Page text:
The custodial deaths of a father and son in Tamil Nadu serve as a cruel reminder of the urgent need for police reforms. There is no excuse for custodial deaths and torture, abrogation of basic legal rights and ill treatment of those arrested.

The policemen involved should be charged with murder and tried. But the solution must go beyond punishment of policemen culpable of and complicit in these crimes, it needs to be systemic overhaul of the police.

A police force that acts in an extra-legal fashion and poses a threat to the life and security of citizens is a threat not just to democracy and the rule of law but also to doing business with certainty. The Indian police system is governed by a law enacted in 1860 and multiple commissions since 1971 have recommended useful reforms — few of which have been acted on.

Even the 2006 Supreme Court judgment on certain aspects of police reforms remains un-implemented. There is no excuse for policemen exceeding their brief or using brute physical force to such an extent that it results in the death of civilians. But there is little in the police system that provides safeguards against the dehumanisation of either civilians or the police.

The deficiencies in the system when exacerbated result in terrible outcomes. The biggest problem that plagues the police system is political interference. Policing is a state subject, and the power that politicians wield over transfers and postings is immense, creating an incentive system that rewards policemen who fall in line with the demands of the political masters.

This opens up the door for the corruption that appears to characterise the police rank and file. Shortage of manpower particularly at the level of constable and subinspector is immense — India has about half the UN-recommended police-to-population ratio of 222 per lakh.

Long working hours and less time off due to shortages and deployment in policing assignments coupled with low salaries, poor living conditions and a command system that encourages corruption result in dehumanising of the police force itself. Things must change.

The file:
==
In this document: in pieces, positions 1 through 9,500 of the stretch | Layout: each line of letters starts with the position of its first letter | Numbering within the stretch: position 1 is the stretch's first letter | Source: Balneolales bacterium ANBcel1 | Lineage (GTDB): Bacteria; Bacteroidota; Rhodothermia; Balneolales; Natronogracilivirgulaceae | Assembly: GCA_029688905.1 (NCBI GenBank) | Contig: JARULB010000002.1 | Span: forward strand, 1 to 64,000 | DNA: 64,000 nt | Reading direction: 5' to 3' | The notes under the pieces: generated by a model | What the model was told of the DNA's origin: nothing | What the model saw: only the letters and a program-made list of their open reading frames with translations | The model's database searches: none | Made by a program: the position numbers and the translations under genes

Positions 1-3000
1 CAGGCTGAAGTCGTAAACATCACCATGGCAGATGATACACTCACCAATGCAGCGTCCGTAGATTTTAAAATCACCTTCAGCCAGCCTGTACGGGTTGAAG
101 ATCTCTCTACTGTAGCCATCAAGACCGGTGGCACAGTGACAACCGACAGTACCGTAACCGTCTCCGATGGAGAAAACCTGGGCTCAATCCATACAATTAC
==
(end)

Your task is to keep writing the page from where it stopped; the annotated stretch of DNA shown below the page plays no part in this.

Courtesy - The Economic Times.
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Penalise violation of order to wear mask :The Economic Times Editorial


Wearing a mask when outside the home helps curb the spread of the coronavirus. The Prime Minister has urged all citizens to wear a mask or cover their face. Several state governments have made not wearing a mask an offence that would attract fines and even imprisonment.

Yet, many people can be observed moving around unmasked with aplomb. They are endangering public safety and security, and must be penalised. The police should act, not by beating them up but by collecting a fine from them as they do when they catch drivers committing traffic offences or driving around without the mandatory insurance policy or driving licence.

Wearing an ordinary cloth mask does not filter out the virus completely. But it does reduce the force with which air and water droplets carrying the virus are expelled from a person’s mouth and nose when he or she coughs, sneezes or speaks loudly.

In other words, wearing a mask protects not so much the wearer as those with whom they come into contact. It is possible that the person coughing/sneezing/shouting is unaware that they carry the virus within them —as would happen if they are asymptomatic — and would be spreading the disease caused by the virus when they flout the rule asking them to wear a mask in public.